In honor of the 420 holiday, NBC’s Meet the Press devoted its “Nerdscreen” segment to the marijuana vote, or, more specifically, how “the rules regarding those green plants are strongly colored by the red/blue divide in Colorado.” The two minute segment gave a quick breakdown on how Colorado’s marijuana rules work, clarifying that local municipalities can determine whether or not to allow the sale of marijuana–medicinal or recreational–within their borders. Host Chuck Todd then explained that there is a perhaps unsurprising division in the state, with counties that “went blue” in 2012 overwhelmingly dominating the legal weed business in the state. Here’s how the accompanying NBC News piece describes it:
Only 21 of the state’s 64 counties currently allow new vendors to open up shop and sell marijuana recreationally. Others have banned such sales entirely, established temporary moratoriums or are allowing only medical marijuana dispensaries to sell, according to data from the state of Colorado website.
And when you compare that map to the 2012 election results a clear pattern emerges. Of the 21 counties allowing recreational sales, 18 voted for President Barack Obama.
This has contributed to an interesting cycle in Colorado, in which anti-legalization advocates–often living in areas that do not allow the sale of recreational cannabis, largely due to their own lobbying against it–complain about lower-than-expected state tax revenue that is probably a direct result of the fact that their counties are not contributing to the coffers because they don’t allow the sale of recreational cannabis. Got it? Phew!
Meet the Press addresses this concern without speaking to the apparent double standard:
Opponents have seized on one easily quantifiable measure as a sign of the law’s problems: lower-than expected tax revenues. And the numbers suggest they may have a point.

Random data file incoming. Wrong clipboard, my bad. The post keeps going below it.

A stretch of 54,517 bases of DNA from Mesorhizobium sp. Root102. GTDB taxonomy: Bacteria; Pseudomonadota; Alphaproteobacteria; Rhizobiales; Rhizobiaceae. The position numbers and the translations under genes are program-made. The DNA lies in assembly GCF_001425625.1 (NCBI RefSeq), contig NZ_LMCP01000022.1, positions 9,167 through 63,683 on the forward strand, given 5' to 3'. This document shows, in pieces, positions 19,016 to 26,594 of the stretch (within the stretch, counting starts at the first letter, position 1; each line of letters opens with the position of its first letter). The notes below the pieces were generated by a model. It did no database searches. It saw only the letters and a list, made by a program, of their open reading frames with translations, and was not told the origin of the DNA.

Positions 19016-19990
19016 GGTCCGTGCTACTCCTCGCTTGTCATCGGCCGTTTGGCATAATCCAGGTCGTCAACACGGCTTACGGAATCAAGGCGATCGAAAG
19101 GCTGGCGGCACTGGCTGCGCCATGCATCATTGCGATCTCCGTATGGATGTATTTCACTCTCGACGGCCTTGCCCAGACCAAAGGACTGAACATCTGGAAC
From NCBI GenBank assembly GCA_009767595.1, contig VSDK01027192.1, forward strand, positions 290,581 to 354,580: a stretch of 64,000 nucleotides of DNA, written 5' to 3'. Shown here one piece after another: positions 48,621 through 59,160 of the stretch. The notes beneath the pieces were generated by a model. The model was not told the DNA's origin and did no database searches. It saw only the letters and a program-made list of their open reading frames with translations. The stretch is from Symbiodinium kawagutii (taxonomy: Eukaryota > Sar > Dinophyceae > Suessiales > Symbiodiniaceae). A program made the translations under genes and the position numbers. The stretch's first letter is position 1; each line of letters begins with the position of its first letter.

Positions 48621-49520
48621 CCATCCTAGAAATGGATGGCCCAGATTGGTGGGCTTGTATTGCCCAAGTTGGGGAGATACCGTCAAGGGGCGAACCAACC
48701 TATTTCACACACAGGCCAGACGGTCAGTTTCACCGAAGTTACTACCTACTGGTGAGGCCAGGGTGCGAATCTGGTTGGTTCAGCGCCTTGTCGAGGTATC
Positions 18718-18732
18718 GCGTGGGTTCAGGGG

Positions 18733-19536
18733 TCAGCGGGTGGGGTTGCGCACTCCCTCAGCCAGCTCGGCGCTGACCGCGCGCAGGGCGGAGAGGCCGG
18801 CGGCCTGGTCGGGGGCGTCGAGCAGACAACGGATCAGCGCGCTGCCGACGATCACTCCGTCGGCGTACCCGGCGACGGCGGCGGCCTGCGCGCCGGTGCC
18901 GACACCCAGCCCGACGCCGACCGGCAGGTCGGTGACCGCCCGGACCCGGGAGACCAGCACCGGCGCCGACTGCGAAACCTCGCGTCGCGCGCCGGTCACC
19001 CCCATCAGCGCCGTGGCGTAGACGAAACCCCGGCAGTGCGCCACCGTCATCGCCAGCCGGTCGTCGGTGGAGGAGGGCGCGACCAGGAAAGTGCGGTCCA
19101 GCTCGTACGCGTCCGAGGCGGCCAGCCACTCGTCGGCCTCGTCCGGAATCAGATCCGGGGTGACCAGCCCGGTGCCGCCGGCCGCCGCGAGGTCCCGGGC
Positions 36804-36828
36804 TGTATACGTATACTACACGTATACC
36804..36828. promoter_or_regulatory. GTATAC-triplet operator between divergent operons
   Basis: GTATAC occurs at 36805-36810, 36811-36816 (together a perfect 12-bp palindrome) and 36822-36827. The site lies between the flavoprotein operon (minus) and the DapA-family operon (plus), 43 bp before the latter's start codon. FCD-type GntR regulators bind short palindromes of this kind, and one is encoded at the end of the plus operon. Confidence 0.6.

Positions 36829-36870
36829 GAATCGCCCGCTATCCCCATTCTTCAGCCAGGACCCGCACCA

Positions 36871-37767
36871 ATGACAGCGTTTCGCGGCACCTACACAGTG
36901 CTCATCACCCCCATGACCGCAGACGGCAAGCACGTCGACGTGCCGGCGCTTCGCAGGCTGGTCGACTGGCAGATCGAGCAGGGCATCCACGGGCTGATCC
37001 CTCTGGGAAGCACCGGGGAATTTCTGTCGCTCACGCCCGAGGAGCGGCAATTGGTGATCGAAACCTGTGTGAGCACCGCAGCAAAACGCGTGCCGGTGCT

In February of 2014, Colorado Gov. John Hickenlooper’s, D, office estimated that overall marijuana tax and fee revenues would come in at more than $130 million in the law’s first fiscal year. The actual figures were far below that, with tax revenues of about $30 million. But even a concrete measure like dollars is fuzzy when it comes to Colorado’s new law.
The recreational marijuana game is just getting going in the state and future tax estimates show that figure growing quickly to more than $94 million in 2016. In fact, comparing figures from February 2014 and February 2015, Colorado’s marijuana taxes, licenses and fees were up more than 122% – from just over $4 million in 2014 to more than $9 million in 2015.
Interestingly, this red-blue divide isn’t limited to Colorado; it applies at the national level as well. Currently 23 states plus the District of Columbia have legalized some form of marijuana. For example, while voters in Colorado, Oregon, Washington, Alaska, and the District of Columbia have authorized the legal possession and recreational use of the plant, California, Nevada, Arizona, and most of New England only allow some form of medical use. Each of these states imposes different restrictions on the amount of “usable” marijuana and plants one can possess at any given time. And then you have states like Minnesota, which permits medical marijuana use, but only in “non-smokable preparations.”
It’s hard to keep up
The one thing nearly all of these states have in common? They voted for Barack Obama in 2012. Out of the 24 states/districts that allow at least some form of marijuana use, 21 of them went blue in the last presidential election. That’s more than 87%. No wonder both Democrats and legalization activists are looking so forward to the 2016 election.